It seems that the small mom-and-pop businesses are perfectly suited for social media. They’re hip, creative, and fast. On the other hand, The big brands are often the red-headed stepchild in the social media discussion. Sure, there are some notable exceptions (Ford, Dell, Coca-Cola) but other seem to stumble (even the pioneers like Facebook).
The problem is that most bigger brands don’t know where to start. Their size leaves too many options which paralyzes the marketing team and scares the beejesus out of the C-Level team.
It doesn’t have to be this way.
From reviewing dozens of brands, I’ve seen that the key is build the brands social story around a specific brand characteristic that is credible and authentic.
Over and over, I find that the winners gravitate toward 5 strategies that are powerful social tribe touch points.
Any brand can use one or more of these themes to quickly identify their brand’s social theme. Once implemented, your brand will take on a credible presence that embraces its tribe and speaks their language.
5 Successful Big Brand Social Themes
#1 Customer as Hero
Stop looking at your customers as a monolithic group. Look closer and you will find that there are slices of customers with shared interests. Build your social strategy around appealing to these groups. You’ll find that these tight huddles are hiding powerful influencers who will reward your attention with sales and leads.
37 Signal’s Product Blog puts its customers front and center. This humanizes their software product and encourages its tribe to celebrate the innovative engagement with a piece of software.
#2 Introduce the Team
An old sales maxim says that “People Don’t Buy Products They Buy Relationships”. It’s true. Your customers are curious about the people behind the products. Social Media makes it simple to connect with them. Of course, you will need to define the policies and guidelines for this interaction but don’t let this stop you. The benefits far outweigh the risk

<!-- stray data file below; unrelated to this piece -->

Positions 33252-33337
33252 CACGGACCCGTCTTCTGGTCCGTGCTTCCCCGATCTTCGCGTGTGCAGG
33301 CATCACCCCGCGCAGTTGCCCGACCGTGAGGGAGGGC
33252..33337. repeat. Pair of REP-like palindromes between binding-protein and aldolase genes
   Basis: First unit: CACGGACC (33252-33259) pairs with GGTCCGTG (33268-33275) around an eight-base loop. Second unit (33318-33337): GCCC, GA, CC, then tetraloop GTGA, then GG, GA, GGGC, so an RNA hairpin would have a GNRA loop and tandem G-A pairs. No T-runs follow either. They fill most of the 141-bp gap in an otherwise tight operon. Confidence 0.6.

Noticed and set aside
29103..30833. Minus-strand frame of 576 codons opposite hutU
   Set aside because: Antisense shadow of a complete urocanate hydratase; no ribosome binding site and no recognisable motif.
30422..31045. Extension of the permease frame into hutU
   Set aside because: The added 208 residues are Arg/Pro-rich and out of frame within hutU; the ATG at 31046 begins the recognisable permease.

Zappos actively encourages it employees to put their daily work life on display. At any point, you can peek inside the lives of most Zappos employees and see how they deliver their legendary customer service.
#3: Cultural Champion
Select a cultural quirk that defines your organization and let your customers behind the curtain. Your culture gives your organization its personality and can form the foundation for attracting an influential tribe.
Southwest’s Twitter and Facebook posts are saturated with its unmistakably “fun” cultural bent. While other Airlines post dry specials, Southwest sees every post as an opportunity to attract travelers who want to fly fun and cheap!
#4: Problem Solver
Remember that your business exists because it solves a specific problem very well. Connect with your roots and build your social strategy around creative ways to engage and solve that problem in new and creative ways.
The folks at IdeaPaint sells a paint that turns any wall into a whiteboard. I’m in love already. The best part is that there blog kicks it up a notch by helping its customers transform their workplace into creativity sanctuaries.
#5: Magical Features
Many times the most powerful social media strategy revolves around a specific feature. For example, Monster is known as a testerone-soaked energy drink, but it could easily engage its audience about the benefits of ginseng a popular ingredient in its drinks.
Have you ordered a Domino’s Pizza online lately? It’s a real treat. Not only has Dominoes improved its pizza (it actually is quite tasty) but they’ve taken their #1 feature – Fast Delivery and turned it into a social media juggernaut. Not only can I track my pizza but I can tweet out my thoughts along the way. Killer.
Please! Avoid the “Fluffy Abstraction”
The key is to find a specific aspect of your brand story that inspires and motivates your audience. However, don’t make the mistake of focusing on a “fluffy abstraction” that your customers can’t relate to. Statements like – “Aspirational Confidence” sounds groovy on a creative brief but falls (far) short of an effective social branding touchpoint.
Related articles by Zemanta
- 5 Warning Signs of a Weak Social Media Strategy (socialmediatoday.com)
- Social Media in Corporations: Pros & Cons of Organizational Models (pr-squared.com)
- Zappos, Crisis Management and the Importance of Owning Your Mistakes (socialmediatoday.com)